lists, precisely because they are the only philosophical issues worth thinking
about.

While this is not
the space to fully examine the hostility that certain analysts show towards the
continental French and German philosophical tradition, it is true that the
analytic tradition has a narrow and limited view of what doing philosophy means.
I find Read’s book astonishing because he confirms that one can still practice
analytic philosophy in the great tradition of Wittgenstein and have the passion
and style of Nietzsche and the existentialists.

The Wittgenstein
presented to us by Read is primarily an ethical thinker. Wittgenstein declared
his Tractatus to be a work on ethics. This point was apparently missed
by most of his English followers probably because Wittgenstein was speaking
German at the time. Ethics here can be understood as a form of resistance
against certain conceptions of doing philosophy. By asserting that ethical
living took place before “philosophy” came on the scene, Wittgenstein resembles
Heidegger who was concerned with recovering a sense of dwelling that avoid
devastation, while allowing thinking and building to flourish.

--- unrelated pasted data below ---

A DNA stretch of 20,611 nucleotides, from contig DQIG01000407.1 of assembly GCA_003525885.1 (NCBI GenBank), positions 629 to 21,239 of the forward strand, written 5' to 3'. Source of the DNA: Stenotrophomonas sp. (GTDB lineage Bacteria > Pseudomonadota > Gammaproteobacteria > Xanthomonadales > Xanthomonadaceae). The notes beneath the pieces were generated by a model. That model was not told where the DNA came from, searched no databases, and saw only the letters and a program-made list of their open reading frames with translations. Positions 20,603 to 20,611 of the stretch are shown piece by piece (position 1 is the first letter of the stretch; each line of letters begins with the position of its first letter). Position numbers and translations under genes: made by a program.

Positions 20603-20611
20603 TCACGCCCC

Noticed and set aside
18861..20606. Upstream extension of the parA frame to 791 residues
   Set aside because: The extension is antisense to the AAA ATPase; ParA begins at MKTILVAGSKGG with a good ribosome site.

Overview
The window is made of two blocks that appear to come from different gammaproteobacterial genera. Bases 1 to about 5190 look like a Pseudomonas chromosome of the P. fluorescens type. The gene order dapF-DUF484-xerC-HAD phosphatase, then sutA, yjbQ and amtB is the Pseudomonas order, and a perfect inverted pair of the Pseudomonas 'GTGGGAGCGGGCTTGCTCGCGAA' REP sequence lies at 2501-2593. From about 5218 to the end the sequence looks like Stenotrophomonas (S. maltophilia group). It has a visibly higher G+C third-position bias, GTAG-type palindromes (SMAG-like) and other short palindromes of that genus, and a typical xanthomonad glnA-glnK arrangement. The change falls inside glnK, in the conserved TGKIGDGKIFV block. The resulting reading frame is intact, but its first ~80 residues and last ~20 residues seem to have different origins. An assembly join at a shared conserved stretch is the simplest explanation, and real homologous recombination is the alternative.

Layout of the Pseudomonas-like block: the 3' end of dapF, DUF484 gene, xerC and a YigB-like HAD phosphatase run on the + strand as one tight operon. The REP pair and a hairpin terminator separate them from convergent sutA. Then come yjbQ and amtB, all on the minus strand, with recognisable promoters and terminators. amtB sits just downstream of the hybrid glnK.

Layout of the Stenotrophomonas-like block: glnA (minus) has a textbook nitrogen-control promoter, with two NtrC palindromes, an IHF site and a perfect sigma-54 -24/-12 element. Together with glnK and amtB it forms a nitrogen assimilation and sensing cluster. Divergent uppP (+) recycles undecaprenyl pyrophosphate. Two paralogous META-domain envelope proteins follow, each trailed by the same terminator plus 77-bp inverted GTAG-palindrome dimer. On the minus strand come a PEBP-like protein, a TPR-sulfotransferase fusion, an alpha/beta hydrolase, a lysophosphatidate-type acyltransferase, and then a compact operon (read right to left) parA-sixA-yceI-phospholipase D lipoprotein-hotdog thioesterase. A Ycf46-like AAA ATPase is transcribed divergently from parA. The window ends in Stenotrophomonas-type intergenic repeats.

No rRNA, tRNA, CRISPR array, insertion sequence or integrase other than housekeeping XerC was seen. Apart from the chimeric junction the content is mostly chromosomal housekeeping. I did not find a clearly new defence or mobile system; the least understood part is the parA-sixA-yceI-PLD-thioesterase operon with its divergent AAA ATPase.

In his chapter on
the Environment, Read demonstrates how the Gaia imagery of James Lovelock is
“deeply politically dangerous” because it leads to “plain silly
gender-stereotyping”. The earth is no more a Mother than time is a Father. Read
argues that we must “endeavor to overcome the Nature vs. Culture debate
altogether”. This debate first begun by Aristotle,
who argued that nature (physis), is that which is not made by humans,
is in contrast to techné, or that which is of human origin. Read
believes that we “share a common environment: in which the cultural elements and
the natural elements are not qualitatively distinguishable”. I find this to be a
problematic feature of Read’s analysis. Culture is something other than nature.
We are more than just a biological species that participates in an ecosystem.
Following Proctor,
I
take Read’s position to be an epistemological assertion that deals with our
knowledge of nature rather than an ontological assertion concerning the reality
of nature itself.  The question remains, how an epistemological assertion
becomes an ethical imperative.

Environ is not only
where we are surrounded (nature) it is also what we surround ourselves with
(culture). Read argues, “We are part of our ecosystem. We are one with
it. We are nothing without it”. If the trans-humanists are to be
believed, we can be more than our ecosystem and more than our flesh. This launch
beyond the earth may be a necessary leap forward even as it is criticized by
those who urge a return to earthly values. Read sees the environmental concern